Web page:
Scion tC Wallpapers

The 2011 Scion tC ranks 15 out of 33 Affordable Small Cars. This ranking is based on our analysis of 11 published reviews and test drives of the Scion tC, and our analysis of reliability and safety data.

The 2011 Scion tC will be available in October, but so far, most reviewers aren’t pumped about the newly-redesigned tC’s debut. Critics say the 2011 tC is an improvement from the 2010 model, but none say the tC is a must have.

Scion tried to accomplish lot in updating the 2011 tC while still keeping the tC's price under $20,000. "Therein lies the problem, because the 2011 Scion tC is a car without a singular mission,” Edmunds writes. “This coupe-hatchback has to do too much. It has to give equal priority to style, feature content and out-and-out affordability. There's just not enough money left in the budget to do anything very exciting with the car's chassis."

The new tC is very similar to the outgoing model. The majority of the press agrees, however, that Scion made improvements in three key areas: the engine, the steering wheel and the stereo options.

Reviewers agree that the engine upgrade from a 2.4-liter four-cylinder engine for the 2010 tC to a 2.5 four-cylinder is a huge improvement. The 2011 tC, however, doesn’t drive like a sports car. The tC handles like a “slightly more nimble Camry,” according to Popular Mechanics. That’s not a compliment in the world of sportier cars.

The steering wheel, however, isn’t something you’d find in a Camry. It’s flat on the bottom, wrapped in leather, fat and has titanium-colored plastic accents and audio controls. Motor Trend says it’s just as fat, if not fatter than BMW’s, and that’s a good thing.

Buyers will also appreciate three audio head units. The base tC features a 300-watt audio system, auxiliary audio and USB input ports, which includes iPod connectivity. Buyers can also opt for an Alpine plug-in for a navigation system or backup camera and an XM Satellite Radio. The top-of-the-line unit offers a built in navigation system.

In comparison to the engine, steering wheel and updated stereo options, the exterior styling experienced fewer changes, and has some reviewers calling the change a evolution, rather than a revolution. Scion straightened the 2010 tC’s curvy exterior to produce a more aggressive look. Some members of the auto press aren’t thrilled about the redesign. They say it’s an improvement, but that it’s rather unimpressive and doesn’t make a statement.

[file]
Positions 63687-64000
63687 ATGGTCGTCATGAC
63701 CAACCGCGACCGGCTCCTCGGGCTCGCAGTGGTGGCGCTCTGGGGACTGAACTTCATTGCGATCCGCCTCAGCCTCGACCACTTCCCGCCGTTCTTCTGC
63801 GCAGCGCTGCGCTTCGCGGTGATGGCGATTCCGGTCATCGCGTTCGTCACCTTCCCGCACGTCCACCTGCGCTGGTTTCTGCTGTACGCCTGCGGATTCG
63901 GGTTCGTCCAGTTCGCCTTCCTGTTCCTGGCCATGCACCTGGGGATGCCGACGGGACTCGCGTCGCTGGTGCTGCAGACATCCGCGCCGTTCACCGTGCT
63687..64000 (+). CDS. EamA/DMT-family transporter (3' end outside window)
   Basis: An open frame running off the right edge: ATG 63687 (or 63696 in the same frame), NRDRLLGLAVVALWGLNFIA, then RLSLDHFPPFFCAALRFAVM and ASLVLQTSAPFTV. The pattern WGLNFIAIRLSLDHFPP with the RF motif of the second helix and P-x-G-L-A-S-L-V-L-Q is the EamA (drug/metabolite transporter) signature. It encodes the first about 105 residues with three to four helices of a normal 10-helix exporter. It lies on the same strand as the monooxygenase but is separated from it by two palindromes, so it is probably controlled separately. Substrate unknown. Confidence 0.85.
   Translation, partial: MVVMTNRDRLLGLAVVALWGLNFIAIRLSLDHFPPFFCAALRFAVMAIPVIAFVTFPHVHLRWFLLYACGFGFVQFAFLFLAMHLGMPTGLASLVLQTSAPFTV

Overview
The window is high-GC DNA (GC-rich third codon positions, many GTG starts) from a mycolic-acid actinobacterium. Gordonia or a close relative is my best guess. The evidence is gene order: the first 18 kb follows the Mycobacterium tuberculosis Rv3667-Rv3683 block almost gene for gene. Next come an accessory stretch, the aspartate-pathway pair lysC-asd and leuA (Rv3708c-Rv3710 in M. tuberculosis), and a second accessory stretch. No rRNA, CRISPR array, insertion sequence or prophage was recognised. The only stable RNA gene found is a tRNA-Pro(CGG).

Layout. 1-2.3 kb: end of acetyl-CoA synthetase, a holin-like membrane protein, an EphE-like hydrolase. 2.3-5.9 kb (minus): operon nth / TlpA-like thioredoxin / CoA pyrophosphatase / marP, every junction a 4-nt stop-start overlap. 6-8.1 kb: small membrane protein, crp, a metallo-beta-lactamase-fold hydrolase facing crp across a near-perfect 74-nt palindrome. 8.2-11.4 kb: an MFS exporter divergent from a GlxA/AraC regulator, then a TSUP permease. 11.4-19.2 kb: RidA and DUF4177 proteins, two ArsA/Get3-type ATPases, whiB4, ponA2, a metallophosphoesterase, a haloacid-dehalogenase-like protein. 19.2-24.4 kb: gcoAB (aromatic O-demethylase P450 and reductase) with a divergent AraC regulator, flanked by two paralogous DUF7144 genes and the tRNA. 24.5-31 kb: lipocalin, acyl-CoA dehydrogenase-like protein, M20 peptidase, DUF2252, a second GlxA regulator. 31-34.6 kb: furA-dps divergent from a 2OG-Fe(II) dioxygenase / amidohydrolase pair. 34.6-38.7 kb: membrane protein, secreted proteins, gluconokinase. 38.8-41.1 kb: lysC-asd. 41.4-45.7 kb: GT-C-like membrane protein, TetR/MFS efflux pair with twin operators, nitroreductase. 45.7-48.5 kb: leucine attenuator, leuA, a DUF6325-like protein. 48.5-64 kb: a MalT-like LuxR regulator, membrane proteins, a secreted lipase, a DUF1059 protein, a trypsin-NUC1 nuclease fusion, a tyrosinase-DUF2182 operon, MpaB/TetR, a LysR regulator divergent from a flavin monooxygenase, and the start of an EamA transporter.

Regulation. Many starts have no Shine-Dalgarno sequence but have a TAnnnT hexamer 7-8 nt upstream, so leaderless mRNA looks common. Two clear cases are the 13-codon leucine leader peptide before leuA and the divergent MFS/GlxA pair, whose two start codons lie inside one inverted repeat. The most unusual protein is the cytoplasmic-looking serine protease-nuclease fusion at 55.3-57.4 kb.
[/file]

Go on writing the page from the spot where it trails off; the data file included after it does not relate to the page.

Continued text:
Overall, the 2011 tC is a solid car for youngsters who want to look good while they drive and want a solid list of standard features, but need to avoid steep car payments.

If you’re looking for a car with a sportier drive, the Mazda3 is a good alternative. In comparison to the tC, the Mazda3 provides a great driving experience and a refined cabin at a cheaper price. The base Mazda3 starts at $15,450, $2,320 less than the six-speed manual transmission tC.

However, the Mazda3’s smiling front grill may deter some buyers. In that case, the Honda Civic and the Ford Fiesta are cars with great gas mileage and outstanding performance that lack a toothless grin. The Civic and Fiesta also save buyers money. The Fiesta, ranked number one in the class, starts at $13,320, and the Civic costs a bit more at $15,455. Of the two, the Fiesta has received the highest accolades. It has hybrid-like fuel economy and an upscale cabin that offers a host of amenities that are unusual for the class, which makes the Fiesta a press favorite.

The 2011 Scion tC is a two-door coupe. The tC starts at $18,275 for a manual transmission, and $19,275 for an automatic transmission. The tC’s 2.5-liter engine four-cylinder engine produces 180 horsepower and 173 pound-feet of torque. With a number of standard features, such as a 300-watt standard audio system, iPod connectivity and a luxury-style steering wheel, some buyers may choose not to add extra amenities. However, options like an Alpine Premium audio system are available.


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